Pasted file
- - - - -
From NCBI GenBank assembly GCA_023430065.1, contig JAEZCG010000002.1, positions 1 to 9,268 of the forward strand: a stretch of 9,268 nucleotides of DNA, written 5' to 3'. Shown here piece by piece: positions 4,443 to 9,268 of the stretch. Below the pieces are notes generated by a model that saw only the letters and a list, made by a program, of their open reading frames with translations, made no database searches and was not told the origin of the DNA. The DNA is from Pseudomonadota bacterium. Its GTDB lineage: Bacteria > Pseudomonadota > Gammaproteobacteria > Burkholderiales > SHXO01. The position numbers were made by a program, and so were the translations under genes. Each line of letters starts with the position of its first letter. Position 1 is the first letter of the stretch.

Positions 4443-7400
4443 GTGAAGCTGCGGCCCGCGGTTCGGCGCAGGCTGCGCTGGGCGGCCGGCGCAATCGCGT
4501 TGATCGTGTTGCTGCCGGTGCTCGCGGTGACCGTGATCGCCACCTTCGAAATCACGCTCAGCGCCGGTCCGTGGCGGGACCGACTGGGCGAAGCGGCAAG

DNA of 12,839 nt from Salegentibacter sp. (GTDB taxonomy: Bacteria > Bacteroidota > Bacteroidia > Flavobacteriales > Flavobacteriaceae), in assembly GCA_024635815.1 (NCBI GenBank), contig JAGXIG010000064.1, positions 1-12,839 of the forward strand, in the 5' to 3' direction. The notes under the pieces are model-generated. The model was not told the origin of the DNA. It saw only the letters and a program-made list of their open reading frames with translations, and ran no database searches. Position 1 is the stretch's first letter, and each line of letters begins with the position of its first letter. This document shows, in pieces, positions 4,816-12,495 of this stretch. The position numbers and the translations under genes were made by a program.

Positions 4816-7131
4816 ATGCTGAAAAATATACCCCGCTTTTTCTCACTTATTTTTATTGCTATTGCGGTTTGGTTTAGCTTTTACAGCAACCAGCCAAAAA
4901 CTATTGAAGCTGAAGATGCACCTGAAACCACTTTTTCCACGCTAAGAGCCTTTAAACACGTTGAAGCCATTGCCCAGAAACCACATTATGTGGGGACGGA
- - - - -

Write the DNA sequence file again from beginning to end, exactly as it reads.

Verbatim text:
From NCBI GenBank assembly GCA_023430065.1, contig JAEZCG010000002.1, positions 1 to 9,268 of the forward strand: a stretch of 9,268 nucleotides of DNA, written 5' to 3'. Shown here piece by piece: positions 4,443 to 9,268 of the stretch. Below the pieces are notes generated by a model that saw only the letters and a list, made by a program, of their open reading frames with translations, made no database searches and was not told the origin of the DNA. The DNA is from Pseudomonadota bacterium. Its GTDB lineage: Bacteria > Pseudomonadota > Gammaproteobacteria > Burkholderiales > SHXO01. The position numbers were made by a program, and so were the translations under genes. Each line of letters starts with the position of its first letter. Position 1 is the first letter of the stretch.

Positions 4443-7400
4443 GTGAAGCTGCGGCCCGCGGTTCGGCGCAGGCTGCGCTGGGCGGCCGGCGCAATCGCGT
4501 TGATCGTGTTGCTGCCGGTGCTCGCGGTGACCGTGATCGCCACCTTCGAAATCACGCTCAGCGCCGGTCCGTGGCGGGACCGACTGGGCGAAGCGGCAAG

DNA of 12,839 nt from Salegentibacter sp. (GTDB taxonomy: Bacteria > Bacteroidota > Bacteroidia > Flavobacteriales > Flavobacteriaceae), in assembly GCA_024635815.1 (NCBI GenBank), contig JAGXIG010000064.1, positions 1-12,839 of the forward strand, in the 5' to 3' direction. The notes under the pieces are model-generated. The model was not told the origin of the DNA. It saw only the letters and a program-made list of their open reading frames with translations, and ran no database searches. Position 1 is the stretch's first letter, and each line of letters begins with the position of its first letter. This document shows, in pieces, positions 4,816-12,495 of this stretch. The position numbers and the translations under genes were made by a program.

Positions 4816-7131
4816 ATGCTGAAAAATATACCCCGCTTTTTCTCACTTATTTTTATTGCTATTGCGGTTTGGTTTAGCTTTTACAGCAACCAGCCAAAAA
4901 CTATTGAAGCTGAAGATGCACCTGAAACCACTTTTTCCACGCTAAGAGCCTTTAAACACGTTGAAGCCATTGCCCAGAAACCACATTATGTGGGGACGGA